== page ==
– StephenS
    Commented Nov 21, 2018 at 2:13
  • 2
    $\begingroup$ Whenever the FAA proposes a rule they lay out their justification in a notice published in the Federal Register. The problem with 91.159 is that it was created with pretty much he same wording as today (at least for airspace below 18000 ft) within the first version of Part 91 published in 1963. This "FAR" version was a mass move/renumber from the old Civil Aviation Regulations (CAR) version without additional comment. So you need to find the old CAR reference and the associated Federal Register publication. Those records aren't easily searched. $\endgroup$
    – Gerry
    Commented Nov 24, 2018 at 4:25

1 Answer 1


Searching Scopus for (VFR OR 'Visual Flight Rules') AND safety in title/abstract/keywords yields two publications (out of 99 hits) that might contain information (or references to other sources) on the safety performance of the current VFR system with alternatives.

Prinzel et al. (2011) - Flight deck interval management and delegated separation for equivalent visual operations

An emerging Next Generation Air Transportation System concept Equivalent Visual Operations (EVO) can be achieved using an electronic means to provide sufficient visibility of the external world and other required flight references on flight deck displays that enable the safety, operational tempos, and visual flight rules (VFR)-like procedures for all weather conditions. Synthetic and enhanced flight vision system technologies are critical enabling technologies to EVO. Current research evaluated concepts for flight deck-based interval management (FIM) operations, integrated with Synthetic Vision and Enhanced Vision flight-deck displays and technologies. One concept involves delegated flight deck-based separation, in which the flight crews were paired with another aircraft and responsible for spacing and maintaining separation from the paired aircraft, termed, "equivalent visual separation." The operation required the flight crews to acquire and maintain an "equivalent visual contact" as well as to conduct manual landings in low-visibility conditions. The paper describes results that evaluated the concept of EVO delegated separation, including an off-nominal scenario in which the lead aircraft was not able to conform to the assigned spacing resulting in a loss of separation.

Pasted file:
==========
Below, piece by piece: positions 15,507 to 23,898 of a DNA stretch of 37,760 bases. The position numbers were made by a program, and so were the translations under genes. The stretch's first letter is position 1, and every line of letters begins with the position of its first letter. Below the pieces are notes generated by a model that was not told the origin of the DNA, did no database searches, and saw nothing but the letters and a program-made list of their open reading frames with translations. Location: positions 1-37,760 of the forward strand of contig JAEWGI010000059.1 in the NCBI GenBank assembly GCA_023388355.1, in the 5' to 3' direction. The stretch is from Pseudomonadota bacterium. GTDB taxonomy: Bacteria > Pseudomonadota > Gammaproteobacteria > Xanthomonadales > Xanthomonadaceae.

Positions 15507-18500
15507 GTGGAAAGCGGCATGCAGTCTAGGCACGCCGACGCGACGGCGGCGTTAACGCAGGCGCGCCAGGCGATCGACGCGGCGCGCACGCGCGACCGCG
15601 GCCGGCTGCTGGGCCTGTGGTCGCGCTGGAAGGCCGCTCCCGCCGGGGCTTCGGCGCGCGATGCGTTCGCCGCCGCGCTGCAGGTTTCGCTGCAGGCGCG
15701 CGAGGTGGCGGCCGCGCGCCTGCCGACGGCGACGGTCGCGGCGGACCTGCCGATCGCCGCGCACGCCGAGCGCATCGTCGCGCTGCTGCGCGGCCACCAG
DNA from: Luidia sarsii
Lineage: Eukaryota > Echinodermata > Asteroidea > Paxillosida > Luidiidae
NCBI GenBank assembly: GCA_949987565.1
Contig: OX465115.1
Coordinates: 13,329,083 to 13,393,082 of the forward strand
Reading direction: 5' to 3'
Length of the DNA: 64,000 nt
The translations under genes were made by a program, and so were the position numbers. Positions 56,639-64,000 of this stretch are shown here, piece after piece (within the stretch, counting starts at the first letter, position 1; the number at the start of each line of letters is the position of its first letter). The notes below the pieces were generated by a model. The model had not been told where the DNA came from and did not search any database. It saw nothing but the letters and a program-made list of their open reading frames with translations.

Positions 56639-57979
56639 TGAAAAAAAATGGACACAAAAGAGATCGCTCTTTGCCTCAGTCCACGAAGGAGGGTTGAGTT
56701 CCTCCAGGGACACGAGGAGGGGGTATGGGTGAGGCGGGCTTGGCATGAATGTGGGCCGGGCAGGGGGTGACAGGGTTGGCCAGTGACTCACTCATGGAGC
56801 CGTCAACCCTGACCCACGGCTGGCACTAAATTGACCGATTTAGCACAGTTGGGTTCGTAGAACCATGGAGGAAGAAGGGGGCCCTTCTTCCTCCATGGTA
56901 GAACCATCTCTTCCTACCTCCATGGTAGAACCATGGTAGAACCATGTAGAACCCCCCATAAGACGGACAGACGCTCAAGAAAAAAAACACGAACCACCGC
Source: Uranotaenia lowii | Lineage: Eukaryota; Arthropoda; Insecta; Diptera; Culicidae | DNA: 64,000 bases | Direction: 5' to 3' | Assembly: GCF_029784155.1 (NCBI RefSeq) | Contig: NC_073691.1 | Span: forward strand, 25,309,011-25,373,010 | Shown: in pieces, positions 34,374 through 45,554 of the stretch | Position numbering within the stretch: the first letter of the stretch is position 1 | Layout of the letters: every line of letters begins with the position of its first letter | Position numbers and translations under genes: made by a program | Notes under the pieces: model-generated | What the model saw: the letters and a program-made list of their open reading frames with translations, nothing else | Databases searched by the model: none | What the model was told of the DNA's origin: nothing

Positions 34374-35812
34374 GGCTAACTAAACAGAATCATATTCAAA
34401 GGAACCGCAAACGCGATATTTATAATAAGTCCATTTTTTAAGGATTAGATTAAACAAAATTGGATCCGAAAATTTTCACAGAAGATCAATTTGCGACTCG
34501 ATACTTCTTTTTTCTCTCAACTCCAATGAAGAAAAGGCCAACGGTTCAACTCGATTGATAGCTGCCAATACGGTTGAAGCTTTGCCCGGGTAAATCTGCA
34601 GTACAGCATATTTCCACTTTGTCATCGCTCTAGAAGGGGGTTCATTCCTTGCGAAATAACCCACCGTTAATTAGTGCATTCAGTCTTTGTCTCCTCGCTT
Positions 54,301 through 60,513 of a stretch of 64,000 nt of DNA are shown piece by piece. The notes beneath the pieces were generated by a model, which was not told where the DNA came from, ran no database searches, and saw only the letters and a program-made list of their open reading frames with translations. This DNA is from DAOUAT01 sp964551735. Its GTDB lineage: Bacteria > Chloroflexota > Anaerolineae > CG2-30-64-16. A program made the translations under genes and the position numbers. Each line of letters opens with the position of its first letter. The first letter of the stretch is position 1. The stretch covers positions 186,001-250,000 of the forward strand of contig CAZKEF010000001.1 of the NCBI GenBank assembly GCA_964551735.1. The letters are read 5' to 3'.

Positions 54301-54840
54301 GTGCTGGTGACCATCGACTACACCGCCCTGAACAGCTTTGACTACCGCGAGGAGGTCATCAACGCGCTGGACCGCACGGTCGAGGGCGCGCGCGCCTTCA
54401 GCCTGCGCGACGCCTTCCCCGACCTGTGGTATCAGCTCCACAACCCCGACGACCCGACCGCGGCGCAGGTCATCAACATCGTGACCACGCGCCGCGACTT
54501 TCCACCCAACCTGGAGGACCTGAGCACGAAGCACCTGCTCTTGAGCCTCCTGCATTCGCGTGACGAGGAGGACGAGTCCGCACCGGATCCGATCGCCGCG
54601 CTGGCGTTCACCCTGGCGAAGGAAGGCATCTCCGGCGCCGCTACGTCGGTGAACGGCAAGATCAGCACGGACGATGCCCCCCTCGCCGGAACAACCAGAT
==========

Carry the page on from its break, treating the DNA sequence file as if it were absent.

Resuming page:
Quinby (1980) - General aviation operating requirements for the 1980's

This paper presents a review of the use of the airspace and the air traffic control system. Safety, capacity and efficiency of this use under Visual Flight Rules (VFR) are compared with the evolving constraints imposed by operations under Instrument Flight Rules (IFR). The concept of Electronic Flight Rules (EFR) as developed by Topic Group III on Freedom of Airspace in the FAA’s 1978–79 E & D Initiatives Process is reviewed. The potential for conservation of air traffic control manpower and aircraft fuel is further developed. Promising areas for further technical exploration are noted. The paper concludes with some considerations for co-existence of VFR, IFR, and EFR traffic during a transition period.